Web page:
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Brad Friedel's understudy is continuing to enhance his reputation


EXCLUSIVE
by Abdul Kashif

Bradley Edwin Guzan – that’s Brad Guzan to the rest of us – is making his mark for Aston Villa this season and last night helped his team book a trip to Wembley in a thrilling League Cup semi-final second-leg encounter.

‘Brad Junior’ – as many Villa fans have dubbed him - is keen to follow in the footsteps of his compatriot and Villa teammate Brad Friedel by becoming a rock - for both club and country.

The 2007 MLS Goalkeeper of the Year caught the eye of Martin O’Neill following rave reviews for Chivas USA and opted to join Villa, despite being linked with a host of European clubs. 

Guzan, 25,  alongside fellow Villan Eric Lichaj, is also a former standout for the Chicago Magic Soccer Club, one of America’s finest youth teams. 

After a string of impressive performances in the Carling Cup - including an incredible four penalty saves against Sunderland - the American is hopeful that he has staked a claim for a starting place.

He tells Goal.com UK: “With Brad Friedel playing fantastic for the team, it’s difficult. When you get these opportunities, you want to prove to your team mates and coaching staff that you can contribute.

“You want to help the team to be successful and for me it is great to be involved in any success that we achieve.”

For any young player, having to relocate to a new country can be a daunting experience. Guzan made the move from the glitz and glamour of Los Angeles to Birmingham in 2008 and has never looked back. 

He says he has ‘settled well’ in England and enjoys the lifestyle and culture of his adopted home.

“I lived in L.A for three-and-a-half years and played there and so when I came over, it was a bit of a change from Los Angeles to Birmingham. But in saying that, everything has been great,” he said.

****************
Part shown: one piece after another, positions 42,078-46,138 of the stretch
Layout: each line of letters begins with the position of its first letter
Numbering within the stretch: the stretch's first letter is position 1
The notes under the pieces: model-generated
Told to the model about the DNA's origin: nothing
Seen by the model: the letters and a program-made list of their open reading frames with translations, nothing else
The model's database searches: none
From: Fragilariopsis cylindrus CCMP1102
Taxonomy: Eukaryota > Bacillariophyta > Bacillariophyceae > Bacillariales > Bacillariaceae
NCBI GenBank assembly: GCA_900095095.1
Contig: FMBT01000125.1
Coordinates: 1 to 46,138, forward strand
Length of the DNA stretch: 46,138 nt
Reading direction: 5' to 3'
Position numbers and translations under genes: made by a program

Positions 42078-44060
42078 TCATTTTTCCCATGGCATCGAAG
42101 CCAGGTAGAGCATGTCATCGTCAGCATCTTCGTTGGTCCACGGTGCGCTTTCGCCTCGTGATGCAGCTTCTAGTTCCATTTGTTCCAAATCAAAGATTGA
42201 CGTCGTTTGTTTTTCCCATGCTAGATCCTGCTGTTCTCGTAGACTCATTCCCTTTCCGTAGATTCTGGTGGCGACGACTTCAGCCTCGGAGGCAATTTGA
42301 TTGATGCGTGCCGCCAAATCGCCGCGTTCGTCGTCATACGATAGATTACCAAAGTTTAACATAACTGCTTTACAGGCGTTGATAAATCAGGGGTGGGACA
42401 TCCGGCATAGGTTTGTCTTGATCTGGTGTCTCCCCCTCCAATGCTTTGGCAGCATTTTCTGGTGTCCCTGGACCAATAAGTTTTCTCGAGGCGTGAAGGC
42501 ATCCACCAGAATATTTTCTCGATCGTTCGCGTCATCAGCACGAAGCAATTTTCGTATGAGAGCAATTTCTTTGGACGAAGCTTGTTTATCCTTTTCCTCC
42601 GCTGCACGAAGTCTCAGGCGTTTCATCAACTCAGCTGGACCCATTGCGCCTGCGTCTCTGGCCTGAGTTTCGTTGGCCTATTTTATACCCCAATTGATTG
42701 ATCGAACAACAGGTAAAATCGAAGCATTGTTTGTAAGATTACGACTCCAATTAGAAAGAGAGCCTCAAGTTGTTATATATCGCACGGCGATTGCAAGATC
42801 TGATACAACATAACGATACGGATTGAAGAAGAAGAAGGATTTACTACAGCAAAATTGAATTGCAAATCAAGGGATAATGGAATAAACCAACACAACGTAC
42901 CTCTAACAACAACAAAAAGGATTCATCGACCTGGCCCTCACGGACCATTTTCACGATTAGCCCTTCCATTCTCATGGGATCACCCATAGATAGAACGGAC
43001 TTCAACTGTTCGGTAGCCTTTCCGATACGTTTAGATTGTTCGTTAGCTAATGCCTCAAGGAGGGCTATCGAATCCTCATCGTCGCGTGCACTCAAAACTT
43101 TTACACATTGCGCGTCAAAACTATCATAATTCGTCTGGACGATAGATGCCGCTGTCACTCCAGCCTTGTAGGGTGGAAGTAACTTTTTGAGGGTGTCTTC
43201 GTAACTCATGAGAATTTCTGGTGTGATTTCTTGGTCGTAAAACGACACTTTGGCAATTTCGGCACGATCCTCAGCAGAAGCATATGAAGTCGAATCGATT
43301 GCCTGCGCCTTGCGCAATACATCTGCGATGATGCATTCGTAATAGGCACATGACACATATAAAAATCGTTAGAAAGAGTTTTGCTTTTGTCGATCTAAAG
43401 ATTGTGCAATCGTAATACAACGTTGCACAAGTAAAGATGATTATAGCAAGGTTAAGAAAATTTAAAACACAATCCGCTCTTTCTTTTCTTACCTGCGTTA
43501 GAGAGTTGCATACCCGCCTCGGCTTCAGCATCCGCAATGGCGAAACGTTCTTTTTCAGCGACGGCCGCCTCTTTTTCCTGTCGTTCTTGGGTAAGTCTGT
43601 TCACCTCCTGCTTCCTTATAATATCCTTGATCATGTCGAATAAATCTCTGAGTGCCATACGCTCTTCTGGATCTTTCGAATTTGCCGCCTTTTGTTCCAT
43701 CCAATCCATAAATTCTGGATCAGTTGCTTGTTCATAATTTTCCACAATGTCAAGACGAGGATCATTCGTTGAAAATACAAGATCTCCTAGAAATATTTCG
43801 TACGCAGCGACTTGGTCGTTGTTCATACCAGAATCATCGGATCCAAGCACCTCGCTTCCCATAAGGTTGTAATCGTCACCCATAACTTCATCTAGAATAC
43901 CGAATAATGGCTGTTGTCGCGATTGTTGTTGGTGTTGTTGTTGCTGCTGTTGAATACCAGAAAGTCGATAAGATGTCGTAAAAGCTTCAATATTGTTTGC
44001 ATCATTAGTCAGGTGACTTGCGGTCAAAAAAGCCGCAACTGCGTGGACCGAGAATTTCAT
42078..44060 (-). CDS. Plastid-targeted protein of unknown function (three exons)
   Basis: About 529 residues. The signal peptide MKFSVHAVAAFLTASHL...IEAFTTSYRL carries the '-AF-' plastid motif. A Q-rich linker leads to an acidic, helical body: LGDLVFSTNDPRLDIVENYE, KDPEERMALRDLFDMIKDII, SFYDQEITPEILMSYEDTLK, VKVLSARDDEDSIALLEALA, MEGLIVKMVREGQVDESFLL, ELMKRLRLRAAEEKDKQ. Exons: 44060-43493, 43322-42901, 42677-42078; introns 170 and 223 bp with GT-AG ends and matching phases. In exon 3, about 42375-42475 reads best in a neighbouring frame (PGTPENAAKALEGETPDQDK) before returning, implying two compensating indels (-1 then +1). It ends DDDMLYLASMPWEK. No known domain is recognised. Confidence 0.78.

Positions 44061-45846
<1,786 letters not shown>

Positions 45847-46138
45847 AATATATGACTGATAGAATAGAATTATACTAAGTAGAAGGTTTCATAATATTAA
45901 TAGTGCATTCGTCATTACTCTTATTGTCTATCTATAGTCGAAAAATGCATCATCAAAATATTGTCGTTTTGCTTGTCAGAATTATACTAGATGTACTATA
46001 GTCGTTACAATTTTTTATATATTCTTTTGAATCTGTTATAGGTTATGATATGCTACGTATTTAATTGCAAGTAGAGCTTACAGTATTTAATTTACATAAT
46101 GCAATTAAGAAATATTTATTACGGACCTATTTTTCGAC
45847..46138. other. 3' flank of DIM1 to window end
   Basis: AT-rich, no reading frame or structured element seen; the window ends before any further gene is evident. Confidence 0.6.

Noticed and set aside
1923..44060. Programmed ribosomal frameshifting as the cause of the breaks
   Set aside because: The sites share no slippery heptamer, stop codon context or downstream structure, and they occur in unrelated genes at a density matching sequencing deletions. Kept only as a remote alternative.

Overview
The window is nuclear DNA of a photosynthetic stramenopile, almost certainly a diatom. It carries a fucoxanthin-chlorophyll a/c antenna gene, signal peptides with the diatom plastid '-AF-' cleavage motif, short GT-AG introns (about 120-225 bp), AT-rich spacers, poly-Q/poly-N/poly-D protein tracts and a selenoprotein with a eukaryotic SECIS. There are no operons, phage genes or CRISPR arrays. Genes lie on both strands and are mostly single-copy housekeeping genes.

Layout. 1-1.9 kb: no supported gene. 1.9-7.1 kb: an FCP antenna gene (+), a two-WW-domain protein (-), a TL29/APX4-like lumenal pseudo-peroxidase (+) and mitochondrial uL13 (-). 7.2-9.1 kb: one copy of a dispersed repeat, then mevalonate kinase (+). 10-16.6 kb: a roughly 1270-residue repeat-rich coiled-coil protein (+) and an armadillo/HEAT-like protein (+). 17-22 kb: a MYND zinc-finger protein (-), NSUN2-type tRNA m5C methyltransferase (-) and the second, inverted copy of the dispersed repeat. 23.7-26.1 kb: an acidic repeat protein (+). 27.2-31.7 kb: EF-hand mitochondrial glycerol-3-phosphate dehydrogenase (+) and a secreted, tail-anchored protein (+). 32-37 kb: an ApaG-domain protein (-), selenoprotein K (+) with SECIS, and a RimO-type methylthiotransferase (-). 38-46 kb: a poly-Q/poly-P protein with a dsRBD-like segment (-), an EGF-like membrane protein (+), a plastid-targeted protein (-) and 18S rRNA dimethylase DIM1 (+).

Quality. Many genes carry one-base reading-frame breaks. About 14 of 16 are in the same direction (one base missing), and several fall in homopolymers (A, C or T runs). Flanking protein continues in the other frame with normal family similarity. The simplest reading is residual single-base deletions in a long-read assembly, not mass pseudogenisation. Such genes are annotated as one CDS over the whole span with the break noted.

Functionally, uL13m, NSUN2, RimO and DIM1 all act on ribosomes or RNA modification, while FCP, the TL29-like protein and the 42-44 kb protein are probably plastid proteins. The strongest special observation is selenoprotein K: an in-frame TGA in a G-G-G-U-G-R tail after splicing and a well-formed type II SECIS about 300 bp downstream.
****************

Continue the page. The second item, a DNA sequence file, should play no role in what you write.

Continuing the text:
“You find a lot of similarities in America that you do over in England and vice versa so when you go from one to the other it’s quite an easy transition.” 
 
 


With a Starbucks virtually on every corner these days, a taste of America is never too far away.  “Exactly. When I need a little bit of an American pick me up, I’m straight over,” he adds.

The U.S has a history of producing world-class keepers with names such as Tim Howard and Villa’s own Brad Friedel currently gracing the Premier League. Guzan enthuses that it is ‘great’ to work with Friedel - a keeper he has always looked up to and someone who has ‘seen it all in his career.’

He said: “For somebody like me, working with him on a daily basis and getting to know him inside the dressing room has been brilliant.

“You can’t teach somebody experience. You’ve got to go in there, you’ve got to learn and get your hands dirty, so to speak. Being able to take that away from him, his composure, it’s been great for me.”

Real Salt Lake were crowned 2009 MLS Cup champions in a shock win over L.A Galaxy. Former Chivas USA shot-stopper Guzan was disappointed to see Chivas crash out in the playoffs but admitted he still keeps tabs on his ex-club.

He is thrilled to see that MLS is developing well but stressed that there are still ‘wrinkles that need to be ironed out.’ 

“I’ve got loads of friends there and coaches that have helped me so I follow them pretty regularly actually,” said the U.S international.

“It’s one of those leagues that’s still growing. It’s going in the right direction and it’s going to continue going in the right direction.

“Teams in the (CONCACAF) Champions League have consistently shown on an international level as well as MLS that they can hold their own now and that’s great for U.S soccer.”

World Cup 2010 is now firmly on the horizon and the heat is on for players to cement their places on the flight to South Africa. After helping the U.S qualify, Guzan admitted that he is desperate to be involved in the ‘greatest show on earth.’

“With the few opportunities that I’ve had, I’ve spoken with the manager and he’s been pleased with my performances. It’s never easy for a goalkeeper to come in when you’re not playing regularly, to come into a team and be successful,” he added.

“It’s a matter of trying to play games and take that form into the national team and when my number’s called, help the team and hopefully make a run at the World Cup.”

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